Pain hits us all in different ways. Sometimes it aches slowly over time accumulating as the days go by. Sometimes it hits us with all the force of a baseball bat to the head. Sometimes it hits you without you ever noticing, eating you alive from the inside. When you’re at rock bottom, pain is always a companion. What you do with that pain is what defines you.
La La La at Rock Bottom has been on my mind for weeks now since I initially saw it. I just couldn’t put my feelings on this film into words because it all felt so very real. These characters, the lives they lead and the journeys that they take are all a genuine and sincere representation of a side of Japan that is all too often forgotten about it Japanese cinema – the underclass heroes who toil away and suffer under the weight of the world all the while never losing grasp of the glimmer of hope that guides them on in life.
Pooch as portrayed by real life Japanese singer and member of Kanjani Eight, Subaru Shibutani, is a man who has lost it all. Fresh out of prison he finds that even his own ‘friends’ aren’t even that anymore. After a brutal beating he is left an amnesiac, a man without a past. Knowing nothing of what had happened to him or who exactly he is, he is drawn to the sound of music from a local festival. In this moment a man with nothing finds something to hold onto, the pain inside his heart 0and he gives it a voice when he takes the microphone and begins to sing a song to the shock of the audience at the festival.
Kasumi spots his performance and decides to take him into her care. She is the manager of the band and like Pooch has her own fair share of pain weighing on her heart. Fumi Nikaido brings the emotionally torn tomboy Kasumi to life in a rather surprising break from type as a rather straight laced character with a level of emotional depth, a far cry from her starring role as the sadistic yakuza daughter in Why Don’t You Play in Hell? to say the least.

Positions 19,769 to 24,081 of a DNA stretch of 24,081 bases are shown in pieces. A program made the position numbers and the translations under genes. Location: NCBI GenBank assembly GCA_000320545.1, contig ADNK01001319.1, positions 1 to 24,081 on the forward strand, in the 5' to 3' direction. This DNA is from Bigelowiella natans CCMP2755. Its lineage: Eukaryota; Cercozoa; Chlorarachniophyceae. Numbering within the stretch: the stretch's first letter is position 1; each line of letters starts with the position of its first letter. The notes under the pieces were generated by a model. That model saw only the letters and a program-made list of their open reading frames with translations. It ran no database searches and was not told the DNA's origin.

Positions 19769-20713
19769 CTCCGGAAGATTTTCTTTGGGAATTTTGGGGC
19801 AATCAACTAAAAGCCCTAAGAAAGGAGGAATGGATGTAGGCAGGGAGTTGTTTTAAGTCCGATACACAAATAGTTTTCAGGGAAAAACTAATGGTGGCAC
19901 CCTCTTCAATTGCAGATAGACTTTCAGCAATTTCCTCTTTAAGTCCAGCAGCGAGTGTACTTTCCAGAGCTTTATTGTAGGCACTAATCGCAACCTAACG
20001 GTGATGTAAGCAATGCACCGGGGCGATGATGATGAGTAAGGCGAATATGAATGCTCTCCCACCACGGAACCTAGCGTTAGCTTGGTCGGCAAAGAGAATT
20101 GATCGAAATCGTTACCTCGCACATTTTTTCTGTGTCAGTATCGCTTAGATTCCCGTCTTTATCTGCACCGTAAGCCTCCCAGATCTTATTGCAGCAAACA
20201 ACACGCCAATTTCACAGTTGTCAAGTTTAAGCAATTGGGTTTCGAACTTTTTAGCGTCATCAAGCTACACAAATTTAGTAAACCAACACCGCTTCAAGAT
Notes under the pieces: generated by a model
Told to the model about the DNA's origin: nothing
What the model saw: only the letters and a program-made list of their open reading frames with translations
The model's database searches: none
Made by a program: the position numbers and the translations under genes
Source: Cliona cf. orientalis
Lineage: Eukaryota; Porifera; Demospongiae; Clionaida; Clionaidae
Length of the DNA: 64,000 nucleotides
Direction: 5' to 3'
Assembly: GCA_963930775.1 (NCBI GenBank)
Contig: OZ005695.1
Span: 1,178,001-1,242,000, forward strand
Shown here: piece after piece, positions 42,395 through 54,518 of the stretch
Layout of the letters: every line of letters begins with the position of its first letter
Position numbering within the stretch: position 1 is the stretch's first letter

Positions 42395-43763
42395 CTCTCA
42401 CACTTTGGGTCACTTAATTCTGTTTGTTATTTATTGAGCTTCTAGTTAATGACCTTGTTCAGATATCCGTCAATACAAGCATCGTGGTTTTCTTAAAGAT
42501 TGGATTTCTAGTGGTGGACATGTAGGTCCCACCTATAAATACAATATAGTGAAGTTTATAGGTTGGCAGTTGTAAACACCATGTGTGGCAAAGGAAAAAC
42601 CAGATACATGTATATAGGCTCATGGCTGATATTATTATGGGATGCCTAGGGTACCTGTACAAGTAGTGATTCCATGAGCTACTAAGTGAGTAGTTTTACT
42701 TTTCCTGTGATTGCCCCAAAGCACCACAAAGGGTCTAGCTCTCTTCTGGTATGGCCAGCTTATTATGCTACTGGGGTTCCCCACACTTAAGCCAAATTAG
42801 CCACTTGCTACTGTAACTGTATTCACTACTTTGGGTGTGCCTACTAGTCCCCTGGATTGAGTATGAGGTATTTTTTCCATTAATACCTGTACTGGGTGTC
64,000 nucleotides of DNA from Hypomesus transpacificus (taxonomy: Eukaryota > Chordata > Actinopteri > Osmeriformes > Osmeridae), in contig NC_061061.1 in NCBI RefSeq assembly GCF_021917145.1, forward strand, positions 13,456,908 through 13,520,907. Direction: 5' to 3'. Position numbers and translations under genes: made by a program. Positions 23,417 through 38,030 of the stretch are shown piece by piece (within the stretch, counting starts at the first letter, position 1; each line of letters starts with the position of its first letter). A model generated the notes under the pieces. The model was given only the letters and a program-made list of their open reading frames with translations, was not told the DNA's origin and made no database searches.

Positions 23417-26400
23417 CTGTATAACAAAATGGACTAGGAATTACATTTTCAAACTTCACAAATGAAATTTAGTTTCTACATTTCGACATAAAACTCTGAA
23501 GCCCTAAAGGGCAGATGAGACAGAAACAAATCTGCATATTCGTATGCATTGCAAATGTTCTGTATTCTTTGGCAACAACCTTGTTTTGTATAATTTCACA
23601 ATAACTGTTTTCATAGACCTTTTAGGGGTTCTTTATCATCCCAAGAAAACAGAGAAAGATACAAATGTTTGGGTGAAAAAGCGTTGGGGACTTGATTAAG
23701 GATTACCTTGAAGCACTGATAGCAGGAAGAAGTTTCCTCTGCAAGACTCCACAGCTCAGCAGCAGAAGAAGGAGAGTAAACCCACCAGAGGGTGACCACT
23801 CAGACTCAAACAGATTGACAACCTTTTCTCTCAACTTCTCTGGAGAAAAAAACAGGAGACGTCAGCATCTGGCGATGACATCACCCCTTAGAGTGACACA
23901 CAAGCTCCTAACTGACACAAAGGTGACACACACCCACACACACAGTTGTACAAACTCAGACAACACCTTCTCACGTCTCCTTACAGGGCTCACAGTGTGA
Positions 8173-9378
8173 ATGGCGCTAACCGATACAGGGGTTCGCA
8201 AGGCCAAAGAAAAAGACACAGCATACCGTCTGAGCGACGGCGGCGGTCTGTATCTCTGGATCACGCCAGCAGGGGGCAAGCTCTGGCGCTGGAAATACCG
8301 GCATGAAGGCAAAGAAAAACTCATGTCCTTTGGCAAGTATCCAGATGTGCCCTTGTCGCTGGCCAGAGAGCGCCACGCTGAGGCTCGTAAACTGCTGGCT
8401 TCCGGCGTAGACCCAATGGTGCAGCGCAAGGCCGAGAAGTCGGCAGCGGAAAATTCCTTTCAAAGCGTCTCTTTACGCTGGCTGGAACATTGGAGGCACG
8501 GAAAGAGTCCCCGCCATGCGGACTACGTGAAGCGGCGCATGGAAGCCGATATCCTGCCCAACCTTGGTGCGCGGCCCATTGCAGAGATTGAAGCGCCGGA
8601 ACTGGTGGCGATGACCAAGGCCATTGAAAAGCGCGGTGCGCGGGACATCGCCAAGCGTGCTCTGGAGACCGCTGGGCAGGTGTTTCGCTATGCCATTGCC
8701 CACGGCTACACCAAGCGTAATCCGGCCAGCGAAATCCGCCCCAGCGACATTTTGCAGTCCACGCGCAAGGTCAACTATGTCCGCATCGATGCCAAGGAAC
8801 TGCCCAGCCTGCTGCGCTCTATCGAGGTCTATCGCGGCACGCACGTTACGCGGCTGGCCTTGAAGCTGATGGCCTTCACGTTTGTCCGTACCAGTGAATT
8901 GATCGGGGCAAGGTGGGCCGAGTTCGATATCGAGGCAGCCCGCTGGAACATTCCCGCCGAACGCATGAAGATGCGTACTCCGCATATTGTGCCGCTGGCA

It is through these two characters that La La La at Rock Bottom explores the nature of pain and the ways in which it can manifest itself in different ways. Both Pooch and Kasumi have lost a great deal in their lives but use music as their outlet for that hurt. The only memory Pooch has is the song ‘Old Diary’ whereas Kasumi remembers her painful past all too well. It makes for a powerful dynamic and a honest relationship between these two characters that is truly sincere.
The film is paced with the deftest of touches and never goes fast enough to not fully absorb every emotional beat. It is with a slow and steady build up that La La La at Rock Bottom reaches its rewarding climax. Ultimately we are all bound to our past actions and Rock Bottom never shies away from the fact that the past cannot be erased but it does propose a hopeful alternative; that the future is still yet to be written.
Aesthetically the film is stunning in its range. Going from bleak empty streets of the wrong side of town to the bright lights of Misono Universe concert hall or the striking white on red imagery of the festival in the early parts of the film. Much like the emotional spectrum on show in the film, their is a aesthetic spectrum that hits all the same notes.
Considering this is a film focused around music, I’d be remiss not to mention the superb soundtrack of the film and the incredible vocal performance of lead Subaru Shibutani who steals the show on multiple occasions with his heart breaking rendition of the only song he remembers ‘The Old Diary’. Whether you enjoy J-Pop or not it is hard not to find yourself swept up in these plucky tunes. The film even recruits Japanese band Akainu to help with the score and they even appear as the band in the film itself. How’s that for double duty?
Emotionally raw and a truly rewarding cinema experience, La La La at Rock Bottom challenges audiences to think about their own past and the pain they have felt in life only to beckon viewers to remain positive for the future that remains to be seen. The song isn’t over just yet and with that there is reason to keep on singing.